1. Of course, you are right, Steve… but I’m hoping much of this is covered by “Check the travel and entry requirements”. Things will change – and no doubt at an alarming pace at times – so I’ve never tried to make this a post that covers all eventualities and that constantly needs updating, but rather a general overview of some things to look out for.

  5. Excellent reminders. It’s probably best to delay any travel (whether business or leisure) until at least some of the restrictions are eased out. Although if they can’t be avoided altogether, it’s best to be informed of every country’s unique guidelines as I can imagine the whole travel industry will never really be ‘the same’ again.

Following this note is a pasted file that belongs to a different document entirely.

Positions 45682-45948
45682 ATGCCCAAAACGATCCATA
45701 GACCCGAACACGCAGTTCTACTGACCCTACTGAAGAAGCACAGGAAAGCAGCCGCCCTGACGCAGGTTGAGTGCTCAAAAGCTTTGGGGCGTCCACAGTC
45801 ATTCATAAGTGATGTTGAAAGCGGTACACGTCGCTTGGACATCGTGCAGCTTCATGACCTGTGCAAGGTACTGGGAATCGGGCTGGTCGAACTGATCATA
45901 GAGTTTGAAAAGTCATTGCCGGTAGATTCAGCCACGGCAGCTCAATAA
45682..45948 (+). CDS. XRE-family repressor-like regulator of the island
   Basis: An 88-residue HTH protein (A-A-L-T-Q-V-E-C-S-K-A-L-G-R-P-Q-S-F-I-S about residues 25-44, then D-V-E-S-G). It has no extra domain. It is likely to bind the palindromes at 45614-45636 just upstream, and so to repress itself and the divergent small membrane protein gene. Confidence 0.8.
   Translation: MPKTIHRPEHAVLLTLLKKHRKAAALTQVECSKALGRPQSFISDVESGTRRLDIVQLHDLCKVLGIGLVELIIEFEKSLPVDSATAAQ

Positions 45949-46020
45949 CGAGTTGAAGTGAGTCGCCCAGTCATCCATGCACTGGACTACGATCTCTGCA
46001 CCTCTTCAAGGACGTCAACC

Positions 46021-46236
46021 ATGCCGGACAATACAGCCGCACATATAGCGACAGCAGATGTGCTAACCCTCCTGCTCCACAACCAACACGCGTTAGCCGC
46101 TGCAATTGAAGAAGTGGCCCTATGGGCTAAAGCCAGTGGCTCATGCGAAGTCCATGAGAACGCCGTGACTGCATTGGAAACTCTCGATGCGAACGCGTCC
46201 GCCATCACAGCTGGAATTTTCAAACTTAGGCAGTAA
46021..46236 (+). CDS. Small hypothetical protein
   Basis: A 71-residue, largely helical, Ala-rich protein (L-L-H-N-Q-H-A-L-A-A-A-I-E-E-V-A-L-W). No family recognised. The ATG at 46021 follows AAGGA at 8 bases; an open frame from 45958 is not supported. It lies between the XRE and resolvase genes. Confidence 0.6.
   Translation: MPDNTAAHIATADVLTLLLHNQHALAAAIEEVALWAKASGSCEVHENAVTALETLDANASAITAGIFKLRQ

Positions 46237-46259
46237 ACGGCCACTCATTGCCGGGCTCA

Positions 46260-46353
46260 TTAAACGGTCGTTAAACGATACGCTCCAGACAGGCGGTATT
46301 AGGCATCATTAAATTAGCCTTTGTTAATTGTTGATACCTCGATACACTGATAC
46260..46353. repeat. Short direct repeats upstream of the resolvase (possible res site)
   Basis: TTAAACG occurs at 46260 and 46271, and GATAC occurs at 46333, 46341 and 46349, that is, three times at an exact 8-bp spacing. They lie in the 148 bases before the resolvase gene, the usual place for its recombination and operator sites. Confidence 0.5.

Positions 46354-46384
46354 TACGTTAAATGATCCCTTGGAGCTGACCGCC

6. Shouldn’t the canny traveller have been checking all of these things anyway?

    Covid has brought all of these issues to a head. Thinking back events such as hurricanes, coups and other other infections could have caused travellers many problems.

    1. Yes, Michael… definitely! But COVID has very much brought many of these issues to the fore, I feel. And, with so many of us not travelling for so long, it’s perhaps all too easy to forget some of the most basic precautions we should all be taking.

      Plus there are a few added considerations (eg. travelling with a mask, potential quarantine on return, etc.) that we didn’t really have to think about until the events of the last 12 months.